Somewhere in Time (United States, 1980)April 23, 2022
It’s hard to imagine any version of Richard Matheson’s 1975 novel Bid Time Return working. The level of suspension of disbelief is so high that, although can be achieved in a written work, where the imagination is engaged, the same is not true in the more concrete realm of cinema. Although some critics have honed in on Somewhere in Time’s overt sentimentality as its chief failing, I could never get past its hokey means of time travel. In fact, if one considers it with any degree of logic, the movie isn’t about time travel at all. Instead, it’s about a delusion that evolves out of an obsession.
Somewhere in Time opens in the early 1970s at an after-party where newly-minted playwright Richard Collier (Christopher Reeve) is being feted for the success of his debut property. During the celebration, he is approached by an old woman – probably in her eighties – who gives him a pocket watch and encourages his to “Come back to me.” Eight years later, now an established figure, Richard opts to take a break and clear his mind at the Grand Hotel on Mackinac Island, Michigan. While there, he becomes obsessed with a photograph of actress Elise McKenna (Jane Seymour), taken in 1912. He soon discovers that the woman who approached him in 1972 was Elise (on the day of her death). Richard is improbably convinced that he played some part in Elise’s life nearly seventy years prior to the present day and that causes him to look into the viability of time travel.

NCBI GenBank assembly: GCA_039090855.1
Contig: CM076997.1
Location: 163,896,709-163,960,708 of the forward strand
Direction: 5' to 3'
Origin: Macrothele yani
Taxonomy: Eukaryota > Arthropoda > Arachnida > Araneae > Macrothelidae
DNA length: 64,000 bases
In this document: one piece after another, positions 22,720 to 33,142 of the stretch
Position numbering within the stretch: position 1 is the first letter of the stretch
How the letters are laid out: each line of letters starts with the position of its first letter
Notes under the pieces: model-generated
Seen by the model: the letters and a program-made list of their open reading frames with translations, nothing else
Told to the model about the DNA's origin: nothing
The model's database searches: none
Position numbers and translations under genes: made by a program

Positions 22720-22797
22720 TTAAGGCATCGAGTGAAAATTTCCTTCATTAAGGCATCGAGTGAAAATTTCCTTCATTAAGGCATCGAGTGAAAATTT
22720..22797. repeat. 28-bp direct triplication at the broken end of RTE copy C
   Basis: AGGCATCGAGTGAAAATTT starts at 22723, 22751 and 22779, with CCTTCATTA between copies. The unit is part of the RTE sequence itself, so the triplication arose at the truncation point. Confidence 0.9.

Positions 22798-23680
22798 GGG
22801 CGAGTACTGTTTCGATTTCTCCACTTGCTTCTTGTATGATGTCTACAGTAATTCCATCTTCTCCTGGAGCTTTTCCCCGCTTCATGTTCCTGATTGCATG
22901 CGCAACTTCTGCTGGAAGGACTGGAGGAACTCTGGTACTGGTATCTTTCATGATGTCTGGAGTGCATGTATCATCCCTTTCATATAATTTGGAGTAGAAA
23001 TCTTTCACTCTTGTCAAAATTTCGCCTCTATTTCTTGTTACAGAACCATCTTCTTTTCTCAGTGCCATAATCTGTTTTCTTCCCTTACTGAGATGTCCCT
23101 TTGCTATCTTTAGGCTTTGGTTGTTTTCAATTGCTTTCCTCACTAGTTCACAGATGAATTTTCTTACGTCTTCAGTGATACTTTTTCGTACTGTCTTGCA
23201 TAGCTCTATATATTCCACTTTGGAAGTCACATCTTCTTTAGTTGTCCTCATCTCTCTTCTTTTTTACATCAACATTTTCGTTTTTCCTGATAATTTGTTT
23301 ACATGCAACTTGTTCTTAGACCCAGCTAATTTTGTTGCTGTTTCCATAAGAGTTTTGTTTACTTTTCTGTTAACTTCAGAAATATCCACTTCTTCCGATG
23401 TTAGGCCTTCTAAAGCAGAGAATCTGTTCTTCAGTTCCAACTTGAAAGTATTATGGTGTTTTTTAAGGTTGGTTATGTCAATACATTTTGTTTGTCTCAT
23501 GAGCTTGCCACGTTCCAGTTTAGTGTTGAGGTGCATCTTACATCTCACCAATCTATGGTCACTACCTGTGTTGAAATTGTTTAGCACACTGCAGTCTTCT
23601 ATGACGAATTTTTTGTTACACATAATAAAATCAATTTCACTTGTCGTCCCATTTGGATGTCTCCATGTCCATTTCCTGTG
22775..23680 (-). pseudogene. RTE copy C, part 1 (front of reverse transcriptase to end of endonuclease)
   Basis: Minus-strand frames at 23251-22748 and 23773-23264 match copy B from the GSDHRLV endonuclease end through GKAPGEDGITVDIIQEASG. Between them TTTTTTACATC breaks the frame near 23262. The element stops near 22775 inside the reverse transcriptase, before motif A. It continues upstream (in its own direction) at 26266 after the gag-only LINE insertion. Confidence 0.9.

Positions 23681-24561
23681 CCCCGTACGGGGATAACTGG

Richard approaches Dr. Gerard Finney (George Voskovec) about the matter and the self-described expert explains that it might be possible via self-hypnosis to transition oneself out of the present and into the past provided the circumstances are just right. After initially failing, Richard is able to complete the transition and finds himself at the Grand Hotel in 1912. He contrives a meeting with Elise and the two fall in love. But Elise’s confidante and manager, William Fawcett Robinson (Christopher Plummer), disapproves of the liaison, perceiving Richard as a gold-digger, and acts to sever any connection between them.
Somewhere in Time is murky and underwritten. The basic premise would be thin even for a Harlequin romance. None of the characters are sufficiently developed to warrant audience investment and the ultimate resolution – a metaphysical glimpse of the afterlife – is more insulting than satisfying. Plus, it’s hard to imagine such undying passion resulting from what is, distilled to its essence, a one-night stand. The film defies any kind of thoughtful examination.
The self-hypnosis method of time travel is idiotic. It’s less plausible than an H.G. Welles time machine or a Doctor Who TARDIS. It leaves open the possibility (perhaps “probability” would be a better term) that the entire 1912 episode (which consumes approximately 2/3 of the running time) is a delusion. After all, self-hypnosis is about training the mind not transmuting a physical mass across a span of nearly seven decades. (In the source material, Richard is terminally ill with brain cancer, which enhances the ambiguity of whether any time travel actually happens.) Even if one was to accept that Richard does physically shift from 1980 to 1912, the methodology of how this happens is difficult (at best) to swallow.